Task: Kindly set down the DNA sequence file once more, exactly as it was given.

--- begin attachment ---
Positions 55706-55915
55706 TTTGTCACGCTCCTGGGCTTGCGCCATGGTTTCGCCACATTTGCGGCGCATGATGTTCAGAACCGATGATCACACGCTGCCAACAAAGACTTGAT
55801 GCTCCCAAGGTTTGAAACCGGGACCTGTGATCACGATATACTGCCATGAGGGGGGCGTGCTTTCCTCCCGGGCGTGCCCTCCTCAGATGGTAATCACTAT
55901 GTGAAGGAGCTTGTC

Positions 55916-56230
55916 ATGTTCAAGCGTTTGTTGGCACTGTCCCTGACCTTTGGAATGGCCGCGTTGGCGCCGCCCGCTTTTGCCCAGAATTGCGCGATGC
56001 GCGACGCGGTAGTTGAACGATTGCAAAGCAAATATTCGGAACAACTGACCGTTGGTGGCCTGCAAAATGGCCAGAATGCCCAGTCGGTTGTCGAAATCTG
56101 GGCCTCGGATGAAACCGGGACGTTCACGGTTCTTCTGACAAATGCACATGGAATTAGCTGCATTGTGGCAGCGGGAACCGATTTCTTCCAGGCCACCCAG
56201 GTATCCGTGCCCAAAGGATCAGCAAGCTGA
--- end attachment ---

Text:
Positions 55706-55915
55706 TTTGTCACGCTCCTGGGCTTGCGCCATGGTTTCGCCACATTTGCGGCGCATGATGTTCAGAACCGATGATCACACGCTGCCAACAAAGACTTGAT
55801 GCTCCCAAGGTTTGAAACCGGGACCTGTGATCACGATATACTGCCATGAGGGGGGCGTGCTTTCCTCCCGGGCGTGCCCTCCTCAGATGGTAATCACTAT
55901 GTGAAGGAGCTTGTC

Positions 55916-56230
55916 ATGTTCAAGCGTTTGTTGGCACTGTCCCTGACCTTTGGAATGGCCGCGTTGGCGCCGCCCGCTTTTGCCCAGAATTGCGCGATGC
56001 GCGACGCGGTAGTTGAACGATTGCAAAGCAAATATTCGGAACAACTGACCGTTGGTGGCCTGCAAAATGGCCAGAATGCCCAGTCGGTTGTCGAAATCTG
56101 GGCCTCGGATGAAACCGGGACGTTCACGGTTCTTCTGACAAATGCACATGGAATTAGCTGCATTGTGGCAGCGGGAACCGATTTCTTCCAGGCCACCCAG
56201 GTATCCGTGCCCAAAGGATCAGCAAGCTGA